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Foundation Aims to Boost Understanding of Stillbirth and Its Impact on Families

Obstetrician examining pregnant belly by ultrasoundA New Jersey foundation committed to assisting families of stillborn babies is working to bolster awareness and foster best practices for the treatment of the emotional and psychological needs of those left to deal with the heartbreak such events inevitably cause. The 2 Degrees Foundation was founded by a mother who experienced a stillbirth herself and soon decided that more resources needed to be devoted to an alarmingly common tragedy about which many speak very little.

Assistance needed in the aftermath of stillbirth

Designed to help the mothers of stillborn babies navigate the many difficult issues with which they are immediately confronted, the Foundation helps connect families with social workers, psychologists and others who can guide them through decisions, including whether to hold their deceased infant, whether they would like to have photos of the child taken and whether a burial or a cremation is most appropriate.

According to founder Debbie Haine-Vijayvergiya, the choices made in this brief period of time can have lasting emotional ramifications, and mothers deserve thoughtful, professional guidance at an what is surely an unbearably difficult time.

Legislation passed to establish key procedures

In January of 2013, the New Jersey legislature passed the Autumn Joy Stillbirth Research and Dignity Act, for which Haine-Vijayvergiya had fiercely advocated, requiring hospitals in the state to create policies designed to better assist families following the stillbirth of a child. Under the law, doctors are required to formally evaluate stillborn children in order to build a database of critical information concerning the possible causes of stillbirths.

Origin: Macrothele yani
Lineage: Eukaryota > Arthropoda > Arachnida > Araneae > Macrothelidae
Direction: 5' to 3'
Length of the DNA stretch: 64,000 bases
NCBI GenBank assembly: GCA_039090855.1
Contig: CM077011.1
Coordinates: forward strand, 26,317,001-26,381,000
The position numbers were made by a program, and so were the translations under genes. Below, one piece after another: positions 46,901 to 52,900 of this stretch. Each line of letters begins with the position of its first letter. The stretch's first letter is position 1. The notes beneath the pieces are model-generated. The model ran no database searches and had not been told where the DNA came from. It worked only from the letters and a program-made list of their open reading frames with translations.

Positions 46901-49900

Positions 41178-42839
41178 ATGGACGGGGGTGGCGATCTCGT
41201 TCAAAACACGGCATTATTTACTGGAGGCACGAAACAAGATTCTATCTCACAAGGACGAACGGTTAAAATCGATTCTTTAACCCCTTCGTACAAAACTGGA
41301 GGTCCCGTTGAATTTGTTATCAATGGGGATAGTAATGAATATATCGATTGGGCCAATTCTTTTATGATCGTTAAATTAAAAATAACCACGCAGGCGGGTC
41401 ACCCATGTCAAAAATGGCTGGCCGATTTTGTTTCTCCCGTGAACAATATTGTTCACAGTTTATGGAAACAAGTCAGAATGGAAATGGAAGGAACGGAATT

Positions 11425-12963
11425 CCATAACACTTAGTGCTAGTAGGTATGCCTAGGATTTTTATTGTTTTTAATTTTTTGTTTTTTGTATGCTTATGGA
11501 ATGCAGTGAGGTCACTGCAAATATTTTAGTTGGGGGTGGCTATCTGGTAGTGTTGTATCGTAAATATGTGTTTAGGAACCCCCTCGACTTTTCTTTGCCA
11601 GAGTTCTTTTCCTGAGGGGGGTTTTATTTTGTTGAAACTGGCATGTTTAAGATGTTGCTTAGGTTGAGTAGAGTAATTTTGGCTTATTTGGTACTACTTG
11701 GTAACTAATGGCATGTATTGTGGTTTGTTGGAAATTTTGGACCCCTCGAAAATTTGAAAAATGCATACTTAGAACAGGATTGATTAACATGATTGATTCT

Though nothing can eliminate the pain of losing a child to stillbirth, those behind the Foundation hope that by increasing the support services offered to affected families and engaging in targeted research, the harmful impact and frequency of these events can perhaps be lessened.

Common causes of stillbirth

A stillbirth is defined as fetal death occurring later than 20 weeks’ gestation, and these tragedies happen in approximately 1 out of every 160 pregnancies. Still birth can be the result of a number of causes, or a combination of several. Birth defects, issues with the placenta, genetic abnormalities, infection, advanced maternal age and obesity are a few known causes of stillbirth, though sadly, medical malpractice is also often to blame.

Though in many stillbirth cases, there was nothing a physician could have done to prevent the fetal death, there are too many circumstances in which professional errors or omissions cause the death to occur.

Negligence of this type could include a physician, nurse, hospital or other healthcare provider’s failure to:

  • Identify risks through an analysis of prior pregnancy problems

  • Provide safe, properly-equipped facilities

  • Identify genetic or structural issues early in the pregnancy

  • Diagnose maternal medical conditions well in advance of birth

The emotional trauma of a stillbirth can have permanent mental and emotional effects on mothers and entire families. When this type of tragic outcome is the result of a nurse or doctor’s negligence, the feeling of betrayal can be overwhelming. As a result, many parents of stillborn children make the difficult decision to file medical malpractice lawsuits in order to seek justice for their infant and hold responsible parties accountable for the damage done.

  1., Two N.J. Women turn stillborn heartache into foundation for support and research,

  2. The Merck Manual Home Health Handbook, Birth Injury, http://www.merckmanuals/com/home/childrens_health_issues/problems_in_newborns/birth_injury.html

  3. March of Dimes, Pregnancy Loss – Stillbirth,